Abstract: As we use the internet for more and more things, for a website, knowing what a person needs, wants and would want is not just a nice-to-have feature but almost a must-have.
Today recommendation systems suggest products, films/shows, music, friends/dates, etc. The recommender works by finding similar items to a given item or user. For that, each item first needs to be quantified and represented in way that allows comparison against each-other.
This workshop will begin with the origins of recommendation systems, discuss how they are built and where they are today. We will review the tools and techniques used to build a recommender. Attendees will understand what type of data is necessary, and they will get a sense of what would make an effective recommender.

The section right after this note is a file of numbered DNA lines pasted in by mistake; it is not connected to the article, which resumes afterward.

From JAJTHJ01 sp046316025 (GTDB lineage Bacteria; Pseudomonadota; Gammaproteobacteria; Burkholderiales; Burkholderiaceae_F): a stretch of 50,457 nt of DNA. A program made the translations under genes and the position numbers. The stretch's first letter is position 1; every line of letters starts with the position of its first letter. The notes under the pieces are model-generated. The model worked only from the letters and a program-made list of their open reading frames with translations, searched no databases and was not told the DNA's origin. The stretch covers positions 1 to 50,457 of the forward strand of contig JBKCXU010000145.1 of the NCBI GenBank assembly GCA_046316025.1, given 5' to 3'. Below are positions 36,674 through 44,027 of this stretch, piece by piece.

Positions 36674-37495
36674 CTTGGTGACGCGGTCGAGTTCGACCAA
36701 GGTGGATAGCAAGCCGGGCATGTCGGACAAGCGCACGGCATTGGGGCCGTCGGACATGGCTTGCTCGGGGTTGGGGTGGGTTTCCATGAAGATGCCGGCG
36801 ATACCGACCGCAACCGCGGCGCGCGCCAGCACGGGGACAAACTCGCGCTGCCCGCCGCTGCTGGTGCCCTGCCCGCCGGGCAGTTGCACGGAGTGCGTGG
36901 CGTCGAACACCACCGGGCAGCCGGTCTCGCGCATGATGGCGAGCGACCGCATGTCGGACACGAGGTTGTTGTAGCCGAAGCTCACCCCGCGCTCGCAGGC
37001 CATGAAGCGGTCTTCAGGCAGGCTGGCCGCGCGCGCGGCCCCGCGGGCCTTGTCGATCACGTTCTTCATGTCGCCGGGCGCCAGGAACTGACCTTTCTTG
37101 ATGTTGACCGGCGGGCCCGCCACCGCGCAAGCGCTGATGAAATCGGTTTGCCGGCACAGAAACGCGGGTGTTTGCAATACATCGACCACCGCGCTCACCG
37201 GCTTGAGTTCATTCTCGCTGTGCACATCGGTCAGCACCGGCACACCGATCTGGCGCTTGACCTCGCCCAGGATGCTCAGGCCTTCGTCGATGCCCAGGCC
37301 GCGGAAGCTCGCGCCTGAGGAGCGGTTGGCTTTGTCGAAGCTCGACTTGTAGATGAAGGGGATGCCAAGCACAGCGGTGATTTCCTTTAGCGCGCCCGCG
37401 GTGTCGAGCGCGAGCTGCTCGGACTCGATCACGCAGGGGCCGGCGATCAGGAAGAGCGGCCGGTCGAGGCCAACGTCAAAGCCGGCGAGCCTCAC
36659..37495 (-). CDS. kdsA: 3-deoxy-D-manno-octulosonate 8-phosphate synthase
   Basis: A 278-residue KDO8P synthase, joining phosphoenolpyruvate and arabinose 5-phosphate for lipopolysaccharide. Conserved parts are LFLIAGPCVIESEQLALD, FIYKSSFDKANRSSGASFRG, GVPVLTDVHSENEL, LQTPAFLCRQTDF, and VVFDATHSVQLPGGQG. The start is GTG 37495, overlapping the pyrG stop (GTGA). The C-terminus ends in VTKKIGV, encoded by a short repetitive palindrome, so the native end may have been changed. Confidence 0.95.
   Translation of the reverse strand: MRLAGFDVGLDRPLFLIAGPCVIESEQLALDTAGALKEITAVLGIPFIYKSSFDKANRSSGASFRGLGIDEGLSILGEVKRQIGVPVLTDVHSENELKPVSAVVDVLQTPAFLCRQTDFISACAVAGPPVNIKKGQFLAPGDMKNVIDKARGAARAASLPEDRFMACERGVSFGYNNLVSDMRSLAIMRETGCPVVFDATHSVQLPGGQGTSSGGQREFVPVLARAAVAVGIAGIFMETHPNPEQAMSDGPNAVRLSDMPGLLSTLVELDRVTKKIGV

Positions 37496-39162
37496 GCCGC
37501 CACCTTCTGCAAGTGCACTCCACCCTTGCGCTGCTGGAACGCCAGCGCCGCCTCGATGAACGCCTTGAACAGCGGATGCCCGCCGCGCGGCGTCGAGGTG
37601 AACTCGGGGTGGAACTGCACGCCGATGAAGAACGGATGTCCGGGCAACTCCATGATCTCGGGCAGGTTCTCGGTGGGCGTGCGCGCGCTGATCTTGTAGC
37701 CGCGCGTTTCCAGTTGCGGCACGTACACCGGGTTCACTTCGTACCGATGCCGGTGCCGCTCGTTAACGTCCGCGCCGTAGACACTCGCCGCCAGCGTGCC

Having a good recommendation system might be the lowest-hanging-fruit for most websites and companies. It's relatively easy to achieve and it provides immediate value addition to the consumer. We will discuss how to measure such value gain and the challenges in quantifying that.
This workshop will review the two major approaches to creating recommendations: ""content-based filtering"" and ""collaborative filtering"". We also will discuss the opposing forces of ""exploitation"" (recommending the most similar thing) and ""exploration"" (recommending something exciting).
We will wrap by discussing the future of these systems (value and potential), and make a case for a recommender that's personalized to each user's interests and also inclination.
Bio: Coming Soon!